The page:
“At this, the troopers fired volleys into the fleeing civilians, killing two dozen and wounding many more,” Father Witt said. “The Civil War had come to Missouri.”
Archbishop Kenrick’s response to the bloodshed was not condemnation, but a call for civility and prayer, as he remained neutral.
“Archbishop Kenrick did not preach for the first two years of the war for fear that some would parse his words and find justification for one side or the other,” Father Witt said.
But Archbishop Kenrick’s courage could not be doubted, the priest said.
In the waning days of the war, radical politicians took control of the Missouri General Assembly and passed a law requiring all clergy, among others, to take an oath that they never sympathized with the Confederacy.
“Archbishop Kenrick refused to take the oath and as a sign of solidarity with their archbishop, every priest in Missouri refused,” Father Witt said.
The radicals decided to arrest two priests — Father John Cummings of Louisiana in Pike County and Father John J. Hogan of Chillicothe, soon to be the founding bishop of the Diocese of St. Joseph and later the Diocese of Kansas City.
“Father Hogan played to the theatrics of the moment,” Father Witt said.
“When the sheriff sent a deputy to arrest the priest, he put on a cassock and surplice, complete with stole and biretta and walked to the jail house with a large Bible,” Father Witt said. “Catholics of the area rose in protest and Father Hogan was released on bond and not harassed again.”
Father Cummings, however, was tried, convicted and sentenced to six months in prison, which he served while Archbishop Kenrick assembled and paid for “a first-rate team of lawyers” that took the priest’s case to the U.S. Supreme Court where it was eventually reversed.
“The private opinions of Peter Richard Kenrick on the two burning issues of the day, slavery and secession, went to his grave, while his courageous stand on this constitutional issue, and his support of Father Cummings, spoke eloquently of the civic nature and civil nature of this man,” Father Witt said.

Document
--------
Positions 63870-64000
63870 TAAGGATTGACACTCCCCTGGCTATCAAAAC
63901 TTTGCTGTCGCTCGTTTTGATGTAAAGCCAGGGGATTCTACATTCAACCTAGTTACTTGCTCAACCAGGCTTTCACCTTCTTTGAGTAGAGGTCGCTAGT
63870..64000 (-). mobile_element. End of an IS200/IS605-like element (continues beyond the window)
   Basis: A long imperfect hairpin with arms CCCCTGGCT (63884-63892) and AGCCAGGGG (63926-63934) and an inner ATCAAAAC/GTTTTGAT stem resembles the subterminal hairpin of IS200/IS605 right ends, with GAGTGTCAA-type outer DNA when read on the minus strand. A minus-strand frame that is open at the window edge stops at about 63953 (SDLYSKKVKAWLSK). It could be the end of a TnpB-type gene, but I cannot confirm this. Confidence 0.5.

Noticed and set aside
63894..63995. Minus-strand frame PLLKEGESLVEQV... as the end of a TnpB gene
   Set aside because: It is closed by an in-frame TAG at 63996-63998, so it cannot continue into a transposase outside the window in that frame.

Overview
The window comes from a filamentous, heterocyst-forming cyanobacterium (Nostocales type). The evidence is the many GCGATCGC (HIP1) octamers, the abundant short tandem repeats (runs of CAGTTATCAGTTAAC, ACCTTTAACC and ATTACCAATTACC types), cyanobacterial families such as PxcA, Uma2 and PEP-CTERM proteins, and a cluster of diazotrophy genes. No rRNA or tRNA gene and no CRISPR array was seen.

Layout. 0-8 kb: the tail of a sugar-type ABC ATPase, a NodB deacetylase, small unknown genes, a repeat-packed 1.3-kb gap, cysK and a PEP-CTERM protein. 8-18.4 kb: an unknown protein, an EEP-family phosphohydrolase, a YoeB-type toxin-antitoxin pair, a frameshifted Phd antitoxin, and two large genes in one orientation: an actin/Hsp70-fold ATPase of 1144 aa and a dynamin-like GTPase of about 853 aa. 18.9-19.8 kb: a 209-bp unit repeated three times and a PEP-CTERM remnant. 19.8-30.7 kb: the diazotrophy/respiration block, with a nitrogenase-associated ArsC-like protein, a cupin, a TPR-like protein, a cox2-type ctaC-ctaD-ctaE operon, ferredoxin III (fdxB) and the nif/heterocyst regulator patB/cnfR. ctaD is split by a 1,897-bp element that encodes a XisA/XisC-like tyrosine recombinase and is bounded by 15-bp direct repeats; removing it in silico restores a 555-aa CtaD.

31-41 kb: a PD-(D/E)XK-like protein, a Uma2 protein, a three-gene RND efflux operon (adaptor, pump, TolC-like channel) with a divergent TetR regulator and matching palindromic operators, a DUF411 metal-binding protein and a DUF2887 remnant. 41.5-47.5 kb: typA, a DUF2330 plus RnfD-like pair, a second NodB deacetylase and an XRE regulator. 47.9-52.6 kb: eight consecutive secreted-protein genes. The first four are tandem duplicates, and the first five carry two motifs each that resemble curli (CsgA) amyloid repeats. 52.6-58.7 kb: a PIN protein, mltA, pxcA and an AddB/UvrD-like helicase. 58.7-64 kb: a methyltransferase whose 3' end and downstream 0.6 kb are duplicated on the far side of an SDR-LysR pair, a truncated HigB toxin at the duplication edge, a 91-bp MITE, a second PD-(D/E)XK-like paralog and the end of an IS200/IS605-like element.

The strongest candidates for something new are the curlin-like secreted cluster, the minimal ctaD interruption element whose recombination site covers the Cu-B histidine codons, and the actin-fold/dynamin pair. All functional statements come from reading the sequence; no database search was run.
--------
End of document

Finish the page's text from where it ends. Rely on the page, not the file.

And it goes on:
By constantly pleading for civility in public discourse, Archbishop Kenrick was following “a long-standing tradition for Catholics to respectfully disagree with each other and seek accommodation,” Father Witt said.
That call for civility rings loudly today, the priest said.
“As America balkanizes into red states and blue states, red counties and blue counties, red families and blue families, the Catholic tradition of civility and accord would be all the more helpful to us today,” Father Witt said.
“The question is begged: What kind of a war would be a civil war if the opponents treated each other civilly?” he said.
“Rather than rush to arms, fly off the handle or ‘go nuclear’ at every disagreement, let us follow the counsel of Archbishop Kenrick which he gave St. Louisans after the May 10 (1861) bloodbath.
“He called for ‘a generous sacrifice of every feeling incompatible with that spirit of brotherhood with which all men, and especially the inhabitants of the same city, should be animated,’” Father Witt said.
“Such putting aside hatreds and animosities would be, in his words, ‘more efficacious in restoring public tranquility and maintaining order than the promptings of vindictiveness which will surely increase and aggravate evil,’” Father Witt said.
“It is intriguing to think that we can use our reason and our charitable disposition to address the great issues of the day without resorting to violent words in the pulpit or violent actions in the street,” Father Witt said.
“Was there no way to redress the injustice of American slavery than to sacrifice 650,000 American soldiers and then condemn millions of African-Americans to a century of discrimination and mistreatment?” he said.
“Maybe, just maybe, civil discourse could have found a way,” Father Witt said. “If opponents honored the human dignity of each other, they may have discovered the human dignity of the object of their argument, the slaves of America.
“And here, the Catholic community can be of greatest service to our nation torn in strife,” Father Witt said. “After all, it is acts of civility which actualize the highest ideal of a society — civility tempering civil strife, civility creating civilization.”